Gamida Cell Ltd., a maker of cell and immune therapy technologies, on Wednesday published the results of a key late-stage clinical trial of its flagship drug, which aims to increase the success of bone marrow transplants in blood cancer patients — triggering a surge in its Nasdaq-traded shares.
Gamida’s shares jumped almost 26% on the US exchange Wednesday. The shares have advanced 163% in the past 12 months, leading to a company valuation of $733 million. The firm held its initial public offering of shares on the Nasdaq in 2019 to help finance the final stage trial of the drug.
The data showed that omidubicel resulted in faster blood count recovery, fewer bacterial and viral infections, and fewer days in the hospital.
All of these “are meaningful results and represent potentially important advancements in care when considering the patient experience following transplant,” said Mitchell Horwitz, principal investigator and professor of medicine at the Duke Cancer Institute, in a statement released by the Jerusalem-based firm.
In May, the firm said that the study yielded positive results and met a major target — showing that omidubicel led to a statistically significant reduction in the time needed to for patients to begin making healthy new cells after receiving stem cells, which is a key milestone in a patient’s recovery from a bone marrow transplant.
Omidubicel, which would be the first drug developed by Gamida to hit the market, is believed to increase the chances of a successful bone marrow transplantation process for patients who do not have a rapidly available, fully matched bone marrow donor.
Despite the curative potential of bone marrow transplant, it is estimated that more than 40 percent of eligible patients in the United States do not receive a transplant for various reasons, including the lack of a matched donor.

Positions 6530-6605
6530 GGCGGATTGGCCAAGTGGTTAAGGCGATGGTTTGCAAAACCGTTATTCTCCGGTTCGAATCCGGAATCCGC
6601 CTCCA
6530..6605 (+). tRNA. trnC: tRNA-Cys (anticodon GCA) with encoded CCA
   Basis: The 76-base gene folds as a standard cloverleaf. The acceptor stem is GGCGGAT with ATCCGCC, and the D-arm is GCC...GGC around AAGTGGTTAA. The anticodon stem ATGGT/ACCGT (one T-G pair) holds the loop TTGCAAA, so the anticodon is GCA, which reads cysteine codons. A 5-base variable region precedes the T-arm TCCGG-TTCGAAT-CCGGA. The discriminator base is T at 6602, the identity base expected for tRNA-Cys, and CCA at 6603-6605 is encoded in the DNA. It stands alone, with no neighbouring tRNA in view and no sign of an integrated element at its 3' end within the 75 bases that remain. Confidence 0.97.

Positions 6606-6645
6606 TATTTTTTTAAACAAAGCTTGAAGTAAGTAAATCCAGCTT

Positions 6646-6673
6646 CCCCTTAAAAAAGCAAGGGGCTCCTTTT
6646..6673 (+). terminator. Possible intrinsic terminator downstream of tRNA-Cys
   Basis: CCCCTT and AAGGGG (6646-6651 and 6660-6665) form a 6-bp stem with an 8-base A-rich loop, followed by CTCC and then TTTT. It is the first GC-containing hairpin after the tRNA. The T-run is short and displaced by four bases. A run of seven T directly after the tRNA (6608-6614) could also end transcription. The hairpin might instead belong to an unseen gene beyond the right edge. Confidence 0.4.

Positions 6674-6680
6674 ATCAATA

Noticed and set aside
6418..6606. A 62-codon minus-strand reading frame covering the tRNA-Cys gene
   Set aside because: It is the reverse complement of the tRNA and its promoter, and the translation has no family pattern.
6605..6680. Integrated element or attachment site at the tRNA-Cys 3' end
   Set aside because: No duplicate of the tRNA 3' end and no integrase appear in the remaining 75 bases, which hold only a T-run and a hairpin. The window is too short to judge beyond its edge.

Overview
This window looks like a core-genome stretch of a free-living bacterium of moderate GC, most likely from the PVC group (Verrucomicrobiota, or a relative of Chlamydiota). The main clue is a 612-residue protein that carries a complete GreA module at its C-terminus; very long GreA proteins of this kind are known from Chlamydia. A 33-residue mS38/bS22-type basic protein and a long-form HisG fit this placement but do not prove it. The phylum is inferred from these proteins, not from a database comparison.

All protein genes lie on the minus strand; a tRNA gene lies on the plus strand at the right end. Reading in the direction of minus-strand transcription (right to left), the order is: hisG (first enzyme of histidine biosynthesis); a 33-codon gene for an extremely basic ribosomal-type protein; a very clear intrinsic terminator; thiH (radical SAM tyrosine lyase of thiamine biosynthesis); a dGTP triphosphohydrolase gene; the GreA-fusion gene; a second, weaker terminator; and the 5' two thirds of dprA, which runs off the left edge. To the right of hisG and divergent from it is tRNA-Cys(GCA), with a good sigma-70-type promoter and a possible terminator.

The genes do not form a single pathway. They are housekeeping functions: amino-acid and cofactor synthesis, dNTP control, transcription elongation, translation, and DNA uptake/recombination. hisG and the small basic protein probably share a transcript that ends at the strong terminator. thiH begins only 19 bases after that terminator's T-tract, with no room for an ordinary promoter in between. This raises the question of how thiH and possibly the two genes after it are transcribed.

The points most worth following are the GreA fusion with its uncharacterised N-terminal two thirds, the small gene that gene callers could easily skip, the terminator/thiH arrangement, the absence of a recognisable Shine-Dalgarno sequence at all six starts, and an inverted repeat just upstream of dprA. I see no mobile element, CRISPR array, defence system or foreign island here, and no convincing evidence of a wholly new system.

Today some high-risk blood cancers cannot be cured unless the patient undergoes a bone marrow graft. For that purpose, a perfect match needs to be found, a process that in the US takes an average of three to four months, if the patient is lucky. Sometimes, no match is found.
Umbilical cord blood — collected from newborn babies — contains stem cells, which can be used to treat diseases. Today cord-blood banks around the world store the cord blood. Its great advantage is that because it is so “young,” there is no need for a full tissue matching and a partial match is enough. Most patients generally find at least one unit of cord blood that partially matches them.
The problem is that the quantity of cells in each unit is not huge, and it is the number of stem cells in the cord blood that is critical to the success of transplantation.
Gamida overcomes this limitation by expanding the number of stem cells within one unit of umbilical cord blood and enhancing their performance.
The firm said Wednesday that it expects to submit a Biologics License Application to the US Food and Drug Administration for omidubicel in the second half of this year.
“We believe that omidubicel has the potential to transform the field of hematopoietic bone marrow transplant by expanding access to this potentially curative cell therapy treatment for thousands of patients who are in need of a transplant but lack access to a matched related donor,” said Julian Adams, chief executive officer of Gamida Cell, which was founded in 1998.